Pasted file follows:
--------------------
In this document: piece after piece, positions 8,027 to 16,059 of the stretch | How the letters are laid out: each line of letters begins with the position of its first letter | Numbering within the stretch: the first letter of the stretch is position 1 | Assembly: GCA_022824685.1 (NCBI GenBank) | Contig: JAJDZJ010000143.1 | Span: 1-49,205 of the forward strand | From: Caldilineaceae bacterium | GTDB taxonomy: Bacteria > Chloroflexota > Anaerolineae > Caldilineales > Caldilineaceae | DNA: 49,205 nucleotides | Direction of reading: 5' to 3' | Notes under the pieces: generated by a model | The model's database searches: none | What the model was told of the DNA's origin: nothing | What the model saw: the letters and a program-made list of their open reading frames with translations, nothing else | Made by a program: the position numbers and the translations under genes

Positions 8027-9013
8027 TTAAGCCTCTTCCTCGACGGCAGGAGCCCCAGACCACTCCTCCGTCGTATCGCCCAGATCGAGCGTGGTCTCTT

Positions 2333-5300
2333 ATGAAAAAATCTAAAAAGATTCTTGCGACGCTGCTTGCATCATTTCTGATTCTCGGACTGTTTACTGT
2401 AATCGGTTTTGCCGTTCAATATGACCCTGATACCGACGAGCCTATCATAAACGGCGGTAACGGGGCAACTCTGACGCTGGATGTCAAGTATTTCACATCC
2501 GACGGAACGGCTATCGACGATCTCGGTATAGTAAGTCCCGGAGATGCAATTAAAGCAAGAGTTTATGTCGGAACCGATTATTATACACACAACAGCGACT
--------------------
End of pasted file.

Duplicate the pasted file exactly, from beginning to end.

In this document: piece after piece, positions 8,027 to 16,059 of the stretch | How the letters are laid out: each line of letters begins with the position of its first letter | Numbering within the stretch: the first letter of the stretch is position 1 | Assembly: GCA_022824685.1 (NCBI GenBank) | Contig: JAJDZJ010000143.1 | Span: 1-49,205 of the forward strand | From: Caldilineaceae bacterium | GTDB taxonomy: Bacteria > Chloroflexota > Anaerolineae > Caldilineales > Caldilineaceae | DNA: 49,205 nucleotides | Direction of reading: 5' to 3' | Notes under the pieces: generated by a model | The model's database searches: none | What the model was told of the DNA's origin: nothing | What the model saw: the letters and a program-made list of their open reading frames with translations, nothing else | Made by a program: the position numbers and the translations under genes

Positions 8027-9013
8027 TTAAGCCTCTTCCTCGACGGCAGGAGCCCCAGACCACTCCTCCGTCGTATCGCCCAGATCGAGCGTGGTCTCTT

Positions 2333-5300
2333 ATGAAAAAATCTAAAAAGATTCTTGCGACGCTGCTTGCATCATTTCTGATTCTCGGACTGTTTACTGT
2401 AATCGGTTTTGCCGTTCAATATGACCCTGATACCGACGAGCCTATCATAAACGGCGGTAACGGGGCAACTCTGACGCTGGATGTCAAGTATTTCACATCC
2501 GACGGAACGGCTATCGACGATCTCGGTATAGTAAGTCCCGGAGATGCAATTAAAGCAAGAGTTTATGTCGGAACCGATTATTATACACACAACAGCGACT